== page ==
Tuesday, October 18, 2011

Five feet high and risin’ …

“How high’s the water, mama? Five feet high and risin’ ...”

Johnny Cash sang those words to illustrate how a family, his family, endured a flood while working the land in rural Arkansas. As the water level rises – two feet, then three, then four and eventually five – the family must decide whether to ride it out or get to higher ground.

Truckers are facing a similar dilemma these days. Many are already searching for higher ground as the floodwaters of regulatory actions and cost increases continue to rise around them. How high must the level get before interstate commerce stands at an impasse?

It doesn’t help that some agencies are intent on pouring more regulations, enforcement actions and costly rules into the transportation world. We see new initiatives all the time that inch up the level a little more.

Consider a recent video produced by the American Association of Motor Vehicle Administrators using a grant from the Federal Motor Carrier Safety Administration.

Titled “18-Wheels & BUSted,” the video is being sent to local, county and state law enforcement agencies to instruct officers on stopping, approaching and citing commercial drivers.

This video goes well beyond coaching. In fact, it’s an all-out assault on truckers because of the parallels it draws and the scenarios it drums up.

After listeners are treated to photos and videos of crash scenes, we are told that traffic stops can save lives. Then it cuts to a retired Oklahoma trooper talking about how he was able to bring down Oklahoma City bomber Timothy McVeigh during a routine traffic stop.

Routine traffic stops save lives.

Wait, what? We just went from truck crashes to Tim McVeigh? What are the makers of this video insinuating? And what are officers supposed to take from this?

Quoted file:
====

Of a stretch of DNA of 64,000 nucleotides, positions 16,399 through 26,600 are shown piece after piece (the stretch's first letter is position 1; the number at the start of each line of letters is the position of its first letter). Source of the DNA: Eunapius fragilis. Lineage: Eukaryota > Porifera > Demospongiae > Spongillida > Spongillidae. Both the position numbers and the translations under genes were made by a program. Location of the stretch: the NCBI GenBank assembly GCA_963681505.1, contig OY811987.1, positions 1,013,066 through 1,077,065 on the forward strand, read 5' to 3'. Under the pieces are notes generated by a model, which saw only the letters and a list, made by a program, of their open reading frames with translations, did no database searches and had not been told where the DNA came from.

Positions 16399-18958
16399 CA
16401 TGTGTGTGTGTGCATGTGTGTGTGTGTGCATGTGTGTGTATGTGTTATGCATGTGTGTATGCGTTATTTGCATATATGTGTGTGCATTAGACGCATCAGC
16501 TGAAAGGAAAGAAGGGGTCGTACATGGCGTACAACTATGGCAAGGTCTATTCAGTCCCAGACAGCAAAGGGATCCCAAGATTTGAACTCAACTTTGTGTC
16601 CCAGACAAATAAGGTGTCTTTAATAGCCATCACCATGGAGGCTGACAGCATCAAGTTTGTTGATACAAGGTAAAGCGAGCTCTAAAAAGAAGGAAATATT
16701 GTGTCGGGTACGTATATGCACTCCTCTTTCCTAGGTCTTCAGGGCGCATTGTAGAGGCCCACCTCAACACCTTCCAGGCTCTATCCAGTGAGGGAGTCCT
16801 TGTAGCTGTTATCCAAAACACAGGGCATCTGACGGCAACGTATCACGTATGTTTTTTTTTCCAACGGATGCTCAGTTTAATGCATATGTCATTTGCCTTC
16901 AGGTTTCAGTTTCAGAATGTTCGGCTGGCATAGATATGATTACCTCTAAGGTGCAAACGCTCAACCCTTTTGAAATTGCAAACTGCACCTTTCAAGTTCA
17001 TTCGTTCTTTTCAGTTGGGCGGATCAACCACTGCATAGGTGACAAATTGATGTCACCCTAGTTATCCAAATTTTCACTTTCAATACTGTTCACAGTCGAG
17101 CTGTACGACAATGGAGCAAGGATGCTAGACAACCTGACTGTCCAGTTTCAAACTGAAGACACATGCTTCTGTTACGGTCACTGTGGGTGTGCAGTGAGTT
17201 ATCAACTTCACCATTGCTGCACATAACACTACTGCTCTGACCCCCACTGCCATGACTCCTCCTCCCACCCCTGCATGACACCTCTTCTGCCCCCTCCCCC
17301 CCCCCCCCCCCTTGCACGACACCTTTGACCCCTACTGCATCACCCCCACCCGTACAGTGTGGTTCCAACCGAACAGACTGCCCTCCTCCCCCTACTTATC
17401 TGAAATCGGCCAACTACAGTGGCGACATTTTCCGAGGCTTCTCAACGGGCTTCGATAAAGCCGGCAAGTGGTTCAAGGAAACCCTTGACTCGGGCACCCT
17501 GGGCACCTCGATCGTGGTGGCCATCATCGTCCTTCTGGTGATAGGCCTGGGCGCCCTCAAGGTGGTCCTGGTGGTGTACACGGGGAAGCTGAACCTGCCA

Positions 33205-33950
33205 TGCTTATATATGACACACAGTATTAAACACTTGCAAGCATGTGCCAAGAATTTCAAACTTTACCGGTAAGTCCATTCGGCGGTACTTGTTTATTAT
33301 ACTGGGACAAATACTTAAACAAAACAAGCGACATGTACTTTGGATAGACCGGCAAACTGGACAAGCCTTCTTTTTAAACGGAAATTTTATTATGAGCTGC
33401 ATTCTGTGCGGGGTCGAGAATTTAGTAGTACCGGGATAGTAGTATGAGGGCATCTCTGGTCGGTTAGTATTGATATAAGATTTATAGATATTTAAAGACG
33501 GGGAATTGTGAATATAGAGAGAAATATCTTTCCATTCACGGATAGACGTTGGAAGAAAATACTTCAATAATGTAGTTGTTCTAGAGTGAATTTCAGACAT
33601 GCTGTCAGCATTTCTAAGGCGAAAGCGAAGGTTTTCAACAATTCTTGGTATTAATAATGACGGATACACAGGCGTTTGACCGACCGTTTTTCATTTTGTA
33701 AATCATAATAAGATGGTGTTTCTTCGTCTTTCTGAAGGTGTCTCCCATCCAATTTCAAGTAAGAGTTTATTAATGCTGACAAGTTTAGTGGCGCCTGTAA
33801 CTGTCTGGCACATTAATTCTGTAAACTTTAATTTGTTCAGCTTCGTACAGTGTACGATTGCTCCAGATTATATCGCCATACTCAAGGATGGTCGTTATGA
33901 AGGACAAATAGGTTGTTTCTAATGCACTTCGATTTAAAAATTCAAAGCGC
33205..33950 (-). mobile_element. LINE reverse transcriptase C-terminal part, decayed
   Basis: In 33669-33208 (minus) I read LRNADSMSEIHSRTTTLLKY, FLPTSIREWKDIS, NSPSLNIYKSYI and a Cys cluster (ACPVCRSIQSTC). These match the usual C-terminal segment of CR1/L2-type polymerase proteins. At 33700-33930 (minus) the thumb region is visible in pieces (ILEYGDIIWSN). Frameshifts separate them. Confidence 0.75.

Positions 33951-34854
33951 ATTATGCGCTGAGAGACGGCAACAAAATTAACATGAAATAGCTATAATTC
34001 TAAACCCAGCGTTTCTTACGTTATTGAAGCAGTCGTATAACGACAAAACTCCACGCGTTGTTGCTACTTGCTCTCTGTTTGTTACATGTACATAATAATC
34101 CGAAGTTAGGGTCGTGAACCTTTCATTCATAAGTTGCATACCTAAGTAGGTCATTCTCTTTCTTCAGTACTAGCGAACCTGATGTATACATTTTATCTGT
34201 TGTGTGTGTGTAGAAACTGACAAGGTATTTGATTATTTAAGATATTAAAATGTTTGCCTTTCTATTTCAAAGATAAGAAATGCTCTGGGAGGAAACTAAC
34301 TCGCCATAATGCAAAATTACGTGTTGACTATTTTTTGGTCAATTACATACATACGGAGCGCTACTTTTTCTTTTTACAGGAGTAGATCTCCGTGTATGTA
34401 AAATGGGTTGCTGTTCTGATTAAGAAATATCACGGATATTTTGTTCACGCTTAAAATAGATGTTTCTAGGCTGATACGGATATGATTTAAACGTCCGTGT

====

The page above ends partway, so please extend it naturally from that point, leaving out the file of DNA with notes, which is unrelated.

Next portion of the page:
Another scene in the video depicts a “speeding” truck in a construction zone and an officer that decides not to pursue. But as the officer remarks on what a hassle it is to go after 18-wheelers, the truck in the frame is passed by a four-wheeler going even faster. To no one’s surprise, the officer did not even bat an eye at that.

Here’s another kicker. In one video segment, the narrator instructs law enforcement to always maintain a tactical advantage over drivers when issuing citations. It’s as if roadside stops have become military or self-defense exercises.

“If you allow the driver to exit (a vehicle), don’t allow the driver to stand on higher ground than you. Always keep your tactical advantage,” the narrator instructs.

How high’s the water, papa? Eighteen wheels and busted.

It’s unsettling to know that Highway Trust Fund dollars are being paid out to agencies to produce and facilitate “us versus them” enforcement tactics.

I’m not saying it should be Kumbaya out there, but the deck doesn’t need to be stacked any more than it already is. Someone is going to drown.

It is a fact that fatalities in crashes involving large trucks decreased 20 percent in a single year from 2008 to 2009. Those are the latest numbers from the National Highway Traffic Safety Administration.

To say there’s no room for improvement would be a disservice, but there’s a lot more to the solutions than stepping up aggressive enforcement.

Yes, the recession had something to do with the 2009 crash numbers because there were fewer vehicles on the road. But to credit aggressive enforcement tactics without giving professional operators their due for keeping the numbers down is just as much of a disservice.

The “us versus them” campaigns need to cease. And hopefully it happens before all freight is moved by boat.

Here’s a link to the enforcement video. And if you need a break after that, may we suggest some Johnny Cash.